The road to U.S. citizenship for many immigrants is often difficult to navigate and, for some, impossible.
From learning a second language to saving enough to apply for naturalization, immigrant parents have to jump through several hoops if they want U.S. citizenship status for themselves and their children.
But on Sunday, a group of 40 young people ages 10 to 21 years old will be honored as U.S. citizens in a special ceremony at the Fresno Art Museum.
Children of Immigrants Receive U.S. Citizenship Recognition
Sharon Rummery, public affairs officer for the U.S. Immigration Office in Fresno says many children of immigrants who acquire U.S. citizenship status from their parents don’t usually receive any certification of their own or participate in naturalization ceremonies.
This weekend’s ceremony will be part of recognizing their naturalization process even though they don’t actually have to file or take a test like their parents have to.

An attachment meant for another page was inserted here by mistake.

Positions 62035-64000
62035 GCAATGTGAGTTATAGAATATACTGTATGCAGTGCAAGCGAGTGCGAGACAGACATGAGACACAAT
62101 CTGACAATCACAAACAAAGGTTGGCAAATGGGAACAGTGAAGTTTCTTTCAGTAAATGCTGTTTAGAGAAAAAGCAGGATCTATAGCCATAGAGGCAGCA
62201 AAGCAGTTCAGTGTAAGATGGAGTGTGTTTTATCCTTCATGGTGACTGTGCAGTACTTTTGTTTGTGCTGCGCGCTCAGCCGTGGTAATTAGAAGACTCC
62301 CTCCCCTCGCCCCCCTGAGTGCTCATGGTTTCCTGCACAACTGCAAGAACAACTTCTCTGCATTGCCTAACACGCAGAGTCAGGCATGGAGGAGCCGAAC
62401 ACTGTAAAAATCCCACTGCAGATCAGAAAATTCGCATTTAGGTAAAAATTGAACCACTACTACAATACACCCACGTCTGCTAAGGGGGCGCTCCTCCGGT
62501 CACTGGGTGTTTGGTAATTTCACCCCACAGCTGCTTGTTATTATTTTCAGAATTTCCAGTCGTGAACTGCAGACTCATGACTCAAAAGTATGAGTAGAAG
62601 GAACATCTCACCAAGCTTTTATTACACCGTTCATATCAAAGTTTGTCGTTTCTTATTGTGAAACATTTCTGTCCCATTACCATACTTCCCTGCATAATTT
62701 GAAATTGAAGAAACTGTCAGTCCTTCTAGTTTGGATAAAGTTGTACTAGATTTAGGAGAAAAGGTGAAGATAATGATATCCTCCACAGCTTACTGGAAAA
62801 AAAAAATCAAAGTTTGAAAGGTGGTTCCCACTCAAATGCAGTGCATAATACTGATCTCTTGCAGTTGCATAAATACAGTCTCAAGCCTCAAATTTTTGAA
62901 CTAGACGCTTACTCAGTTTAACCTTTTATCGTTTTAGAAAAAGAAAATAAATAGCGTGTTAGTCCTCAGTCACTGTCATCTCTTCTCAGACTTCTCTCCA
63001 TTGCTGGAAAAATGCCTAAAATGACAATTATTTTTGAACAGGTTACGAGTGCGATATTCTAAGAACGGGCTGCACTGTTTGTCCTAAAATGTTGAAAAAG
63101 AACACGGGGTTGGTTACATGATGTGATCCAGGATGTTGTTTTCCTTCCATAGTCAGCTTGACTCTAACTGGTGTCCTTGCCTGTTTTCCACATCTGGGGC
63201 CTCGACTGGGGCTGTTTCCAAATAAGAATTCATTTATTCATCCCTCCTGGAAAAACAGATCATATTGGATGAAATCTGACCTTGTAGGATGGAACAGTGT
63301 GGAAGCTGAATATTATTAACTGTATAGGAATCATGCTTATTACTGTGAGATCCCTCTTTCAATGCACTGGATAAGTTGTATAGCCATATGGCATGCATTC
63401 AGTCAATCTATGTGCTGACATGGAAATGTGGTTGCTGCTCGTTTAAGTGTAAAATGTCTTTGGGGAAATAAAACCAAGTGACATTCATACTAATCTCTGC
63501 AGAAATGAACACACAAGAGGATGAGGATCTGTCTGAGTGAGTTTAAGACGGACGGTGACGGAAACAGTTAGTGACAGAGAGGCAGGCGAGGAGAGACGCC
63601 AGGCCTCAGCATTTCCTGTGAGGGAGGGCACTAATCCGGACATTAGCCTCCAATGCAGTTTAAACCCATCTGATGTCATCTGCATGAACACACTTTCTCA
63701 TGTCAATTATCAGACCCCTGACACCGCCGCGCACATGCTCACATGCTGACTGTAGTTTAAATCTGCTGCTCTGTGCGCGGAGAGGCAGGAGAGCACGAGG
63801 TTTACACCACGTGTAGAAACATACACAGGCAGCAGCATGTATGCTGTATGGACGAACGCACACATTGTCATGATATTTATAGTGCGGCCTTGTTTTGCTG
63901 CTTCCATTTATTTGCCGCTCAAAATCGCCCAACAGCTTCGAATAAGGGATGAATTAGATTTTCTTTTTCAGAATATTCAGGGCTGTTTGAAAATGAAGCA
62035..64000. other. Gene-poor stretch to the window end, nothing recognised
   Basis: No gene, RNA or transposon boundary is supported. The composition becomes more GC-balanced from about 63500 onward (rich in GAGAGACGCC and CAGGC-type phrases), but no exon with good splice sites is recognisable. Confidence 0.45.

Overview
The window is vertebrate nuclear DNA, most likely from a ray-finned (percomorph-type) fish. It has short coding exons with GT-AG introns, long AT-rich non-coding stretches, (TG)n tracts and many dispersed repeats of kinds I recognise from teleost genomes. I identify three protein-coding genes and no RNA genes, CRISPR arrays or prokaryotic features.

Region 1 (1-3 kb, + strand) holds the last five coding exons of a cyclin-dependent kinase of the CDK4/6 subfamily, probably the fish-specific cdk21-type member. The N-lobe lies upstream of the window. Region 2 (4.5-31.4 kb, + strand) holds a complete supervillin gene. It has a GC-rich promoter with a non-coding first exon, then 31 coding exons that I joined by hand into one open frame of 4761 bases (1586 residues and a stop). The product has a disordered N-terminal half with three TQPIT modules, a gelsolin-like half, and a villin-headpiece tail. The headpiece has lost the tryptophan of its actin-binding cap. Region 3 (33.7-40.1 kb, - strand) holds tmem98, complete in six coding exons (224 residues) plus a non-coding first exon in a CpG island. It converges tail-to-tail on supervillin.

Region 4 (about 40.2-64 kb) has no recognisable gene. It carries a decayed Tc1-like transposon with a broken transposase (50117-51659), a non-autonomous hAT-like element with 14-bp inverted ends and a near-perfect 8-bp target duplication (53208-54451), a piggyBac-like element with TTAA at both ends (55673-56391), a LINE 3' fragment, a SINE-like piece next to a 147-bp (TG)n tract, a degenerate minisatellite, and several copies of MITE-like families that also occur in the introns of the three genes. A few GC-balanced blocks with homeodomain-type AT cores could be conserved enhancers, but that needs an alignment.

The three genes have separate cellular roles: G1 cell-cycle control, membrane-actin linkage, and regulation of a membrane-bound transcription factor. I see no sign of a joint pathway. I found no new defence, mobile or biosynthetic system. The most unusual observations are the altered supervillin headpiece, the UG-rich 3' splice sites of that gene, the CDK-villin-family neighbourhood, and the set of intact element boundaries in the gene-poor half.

“When a parent gets naturalized, they get a certificate, but they don’t get the extra certificate so they can hand out to their children,” said Rummery. “So then parents apply for them to get a citizenship certificate.”
Special Speakers at Ceremony
Engle, has published a book titled “Light for All” that celebrates immigration and the American dream. Engle’s book illustrations are being showcased at the museum.
Rummery says naturalization ceremonies are often held at museums, schools, libraries and other notable locations to celebrate the conclusion of an immigrant’s journey to citizenship.
She adds that ceremonies held at special venues like the Fresno Art Museum can make the events meaningful for those who have chosen to participate in the process of American democracy.
Who Will be Recognized at the Ceremony?
The young people participating in the ceremony come from 12 different nations including Afghanistan, Congo (Brazzaville), El Salvador, India, Iraq, Italy, Mexico, Qatar, the Philippines, Syria, United Arab Emirates and Yemen.